We always think of the Roman Empire as being completely invincible. But the Romans lost a few battles and some of them pretty disastrously. There were at least two occasions when Roman emperors were killed and one where the emperor was captured and then executed.
Take for example the Battle of Carrhae in the dying years of the Roman Republic. This was a time when three men – the so-called Triumvirs – shared control of Rome. They were Julius Caesar, Pompey and Crassus. The latter was an obscenely wealthy senator who also famously crushed the slave revolt of Spartacus.
But in 53BC he overreached himself in a bid for glory by attempting to invade the Parthian Empire with its base in modern Iran. He marched a vast army through the deserts of the Middle East being drawn deliberately deep into Parthian territory. The enemy cut down the legions with an astonishing number of arrows that showered down ceaselessly. Here is an amazing computerised depiction of the battle.
Some of you will have watched Barbarians on Netflix. This is a loose retelling of how several Germanic tribes wiped out three legions under the control of a Roman general called Publius Quinctilius Varus under the first Roman emperor, Augustus.
DISCOVER: Top Roman movies of all time!
Like Crassus, Varus was guilty of overreach and hubris. He also ignored good advice when deciding to launch punitive raids against the so-called ‘barbarians’. At this stage of history the military balance favoured the Roman Empire overwhelmingly. But the terrain didn’t. Roman armies just weren’t cut out for fighting in dense forests and that proved to be their undoing.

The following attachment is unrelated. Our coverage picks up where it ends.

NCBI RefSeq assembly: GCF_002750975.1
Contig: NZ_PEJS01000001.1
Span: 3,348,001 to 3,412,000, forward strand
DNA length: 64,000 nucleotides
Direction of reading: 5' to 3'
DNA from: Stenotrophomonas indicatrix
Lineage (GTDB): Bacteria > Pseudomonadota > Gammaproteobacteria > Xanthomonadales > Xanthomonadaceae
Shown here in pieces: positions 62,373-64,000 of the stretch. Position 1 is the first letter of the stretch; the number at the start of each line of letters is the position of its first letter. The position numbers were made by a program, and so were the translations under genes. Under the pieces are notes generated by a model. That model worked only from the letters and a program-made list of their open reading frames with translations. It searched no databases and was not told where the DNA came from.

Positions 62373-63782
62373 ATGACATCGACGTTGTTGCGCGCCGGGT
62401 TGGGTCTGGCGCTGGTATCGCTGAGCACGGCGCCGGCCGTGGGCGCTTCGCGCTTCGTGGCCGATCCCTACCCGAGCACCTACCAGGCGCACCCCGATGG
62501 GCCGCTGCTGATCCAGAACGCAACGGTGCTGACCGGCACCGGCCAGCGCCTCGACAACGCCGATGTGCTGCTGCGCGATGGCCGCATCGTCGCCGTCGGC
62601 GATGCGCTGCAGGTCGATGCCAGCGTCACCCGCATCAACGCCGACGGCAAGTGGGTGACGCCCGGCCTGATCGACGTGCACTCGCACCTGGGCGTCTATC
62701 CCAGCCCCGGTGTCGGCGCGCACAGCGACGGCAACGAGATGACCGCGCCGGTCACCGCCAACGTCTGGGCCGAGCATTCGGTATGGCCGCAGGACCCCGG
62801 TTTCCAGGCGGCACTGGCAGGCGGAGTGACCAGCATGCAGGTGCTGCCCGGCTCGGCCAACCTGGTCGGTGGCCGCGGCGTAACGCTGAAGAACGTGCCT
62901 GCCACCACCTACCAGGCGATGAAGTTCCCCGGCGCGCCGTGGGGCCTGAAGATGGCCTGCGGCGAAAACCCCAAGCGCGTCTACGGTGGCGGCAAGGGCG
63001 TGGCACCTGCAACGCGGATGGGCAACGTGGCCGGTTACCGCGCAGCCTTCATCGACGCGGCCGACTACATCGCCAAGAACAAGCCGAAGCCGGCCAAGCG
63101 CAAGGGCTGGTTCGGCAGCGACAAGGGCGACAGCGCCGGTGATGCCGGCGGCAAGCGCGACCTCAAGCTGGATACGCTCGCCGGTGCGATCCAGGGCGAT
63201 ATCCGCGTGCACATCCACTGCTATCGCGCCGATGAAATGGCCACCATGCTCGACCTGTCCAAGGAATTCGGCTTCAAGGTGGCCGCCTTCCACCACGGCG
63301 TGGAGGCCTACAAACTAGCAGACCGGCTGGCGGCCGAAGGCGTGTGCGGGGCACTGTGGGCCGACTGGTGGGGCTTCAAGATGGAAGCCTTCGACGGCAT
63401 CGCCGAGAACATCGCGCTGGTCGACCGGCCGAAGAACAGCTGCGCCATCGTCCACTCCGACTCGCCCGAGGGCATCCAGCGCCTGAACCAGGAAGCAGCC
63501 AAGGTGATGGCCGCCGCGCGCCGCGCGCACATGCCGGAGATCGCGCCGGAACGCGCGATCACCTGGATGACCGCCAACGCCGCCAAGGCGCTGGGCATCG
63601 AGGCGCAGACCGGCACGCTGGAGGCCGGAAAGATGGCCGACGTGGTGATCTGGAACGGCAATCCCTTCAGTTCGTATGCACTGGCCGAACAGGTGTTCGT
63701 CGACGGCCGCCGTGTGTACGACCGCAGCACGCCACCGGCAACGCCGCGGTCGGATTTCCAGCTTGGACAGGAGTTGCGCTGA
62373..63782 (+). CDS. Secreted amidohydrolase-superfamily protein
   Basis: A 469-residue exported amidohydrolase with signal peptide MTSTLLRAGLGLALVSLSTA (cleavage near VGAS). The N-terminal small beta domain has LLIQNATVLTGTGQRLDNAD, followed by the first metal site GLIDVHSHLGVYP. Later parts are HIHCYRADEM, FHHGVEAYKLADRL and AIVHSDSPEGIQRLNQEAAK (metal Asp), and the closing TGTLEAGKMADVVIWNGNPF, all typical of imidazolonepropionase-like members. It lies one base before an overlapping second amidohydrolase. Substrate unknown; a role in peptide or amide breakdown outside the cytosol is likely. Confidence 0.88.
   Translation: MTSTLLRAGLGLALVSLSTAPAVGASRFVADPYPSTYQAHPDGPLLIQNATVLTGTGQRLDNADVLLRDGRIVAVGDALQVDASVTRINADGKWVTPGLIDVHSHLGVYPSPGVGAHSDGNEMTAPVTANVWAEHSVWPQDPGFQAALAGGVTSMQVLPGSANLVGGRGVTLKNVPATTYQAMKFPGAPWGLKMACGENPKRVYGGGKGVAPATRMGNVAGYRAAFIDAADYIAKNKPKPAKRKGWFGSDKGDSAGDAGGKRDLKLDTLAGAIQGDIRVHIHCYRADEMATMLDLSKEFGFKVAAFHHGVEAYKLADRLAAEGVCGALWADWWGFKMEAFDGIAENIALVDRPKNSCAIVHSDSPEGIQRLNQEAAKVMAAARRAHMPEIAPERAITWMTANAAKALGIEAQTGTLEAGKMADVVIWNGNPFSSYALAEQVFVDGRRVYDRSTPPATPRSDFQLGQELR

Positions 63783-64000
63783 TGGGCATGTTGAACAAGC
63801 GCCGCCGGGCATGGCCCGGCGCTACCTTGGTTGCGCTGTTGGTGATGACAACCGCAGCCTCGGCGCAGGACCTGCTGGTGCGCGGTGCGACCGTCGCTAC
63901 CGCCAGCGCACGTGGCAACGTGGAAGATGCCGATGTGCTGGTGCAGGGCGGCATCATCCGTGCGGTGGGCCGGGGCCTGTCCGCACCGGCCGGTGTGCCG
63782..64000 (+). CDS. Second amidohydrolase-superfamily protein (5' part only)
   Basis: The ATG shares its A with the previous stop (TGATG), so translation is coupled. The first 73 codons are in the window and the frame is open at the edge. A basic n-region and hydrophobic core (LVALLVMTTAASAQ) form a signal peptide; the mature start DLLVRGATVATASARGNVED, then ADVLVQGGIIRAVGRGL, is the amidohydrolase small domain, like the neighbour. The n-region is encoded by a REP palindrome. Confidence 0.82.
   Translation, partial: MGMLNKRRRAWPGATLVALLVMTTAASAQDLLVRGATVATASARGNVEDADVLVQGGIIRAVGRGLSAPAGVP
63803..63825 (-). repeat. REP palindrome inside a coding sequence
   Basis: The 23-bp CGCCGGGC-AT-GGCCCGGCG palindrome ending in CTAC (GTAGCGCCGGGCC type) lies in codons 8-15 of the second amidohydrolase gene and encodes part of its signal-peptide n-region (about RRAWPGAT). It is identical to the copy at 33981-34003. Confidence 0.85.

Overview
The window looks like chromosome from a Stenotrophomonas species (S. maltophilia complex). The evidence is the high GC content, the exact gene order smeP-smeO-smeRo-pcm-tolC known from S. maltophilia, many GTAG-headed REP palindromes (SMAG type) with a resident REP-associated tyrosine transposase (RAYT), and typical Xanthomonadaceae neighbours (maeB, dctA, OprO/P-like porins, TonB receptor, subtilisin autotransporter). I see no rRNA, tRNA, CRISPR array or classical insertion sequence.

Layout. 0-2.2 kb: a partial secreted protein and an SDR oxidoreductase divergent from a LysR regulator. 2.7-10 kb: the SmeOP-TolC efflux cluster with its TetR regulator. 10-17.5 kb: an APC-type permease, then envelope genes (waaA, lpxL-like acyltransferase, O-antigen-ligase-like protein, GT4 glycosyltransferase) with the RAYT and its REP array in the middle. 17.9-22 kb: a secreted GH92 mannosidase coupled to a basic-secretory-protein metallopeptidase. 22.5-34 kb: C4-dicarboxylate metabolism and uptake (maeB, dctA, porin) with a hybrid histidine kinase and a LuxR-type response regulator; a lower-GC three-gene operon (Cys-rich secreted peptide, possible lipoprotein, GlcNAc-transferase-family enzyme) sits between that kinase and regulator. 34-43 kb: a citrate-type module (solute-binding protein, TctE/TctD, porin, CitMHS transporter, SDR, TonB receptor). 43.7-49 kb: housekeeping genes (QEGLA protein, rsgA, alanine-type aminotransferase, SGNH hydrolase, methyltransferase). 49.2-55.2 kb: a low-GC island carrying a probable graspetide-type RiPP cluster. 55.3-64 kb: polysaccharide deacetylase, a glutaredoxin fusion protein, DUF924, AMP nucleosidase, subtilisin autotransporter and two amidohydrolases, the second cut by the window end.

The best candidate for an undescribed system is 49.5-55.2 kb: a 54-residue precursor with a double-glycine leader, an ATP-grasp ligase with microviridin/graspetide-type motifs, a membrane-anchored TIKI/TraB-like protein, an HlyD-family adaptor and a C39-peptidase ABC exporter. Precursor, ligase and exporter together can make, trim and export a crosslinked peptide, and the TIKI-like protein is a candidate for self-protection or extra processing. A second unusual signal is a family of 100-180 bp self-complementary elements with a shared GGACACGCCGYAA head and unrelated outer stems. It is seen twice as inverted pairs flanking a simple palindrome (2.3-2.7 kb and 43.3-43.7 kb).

And then if we go to the closing centuries of the Roman Empire, we come to the disastrous Battle of Adrianople in the year 378. The empire was now ruled by two co-emperors with Valens in charge of the eastern half with his capital at Constantinople.
He’d been moderately successful in repelling the Persian based Sassanian Empire in the east but then faced demands from a huge mass of Goths north of the Danube river to be admitted into the empire.
Now, this wasn’t unusual. The Romans had often allowed in tribes from outside the empire but they were disarmed on entry and settled on Roman terms. However, Valens was busy on the Sassanian border and the local governor simple didn’t have the troops to enforce the required conditions.
This led to an uncontrolled influx of armed Goths into Roman territory. The rest, as you might say, was history. By the time Valens marched his armies up to meet the Goths, the whole thing had spun wildly out of control. The resulting battle of Adrianople saw the Romans defeated and the emperor possibly burned alive after taking refuge in a barn.
One thought on “When the Roman Empire lost battles”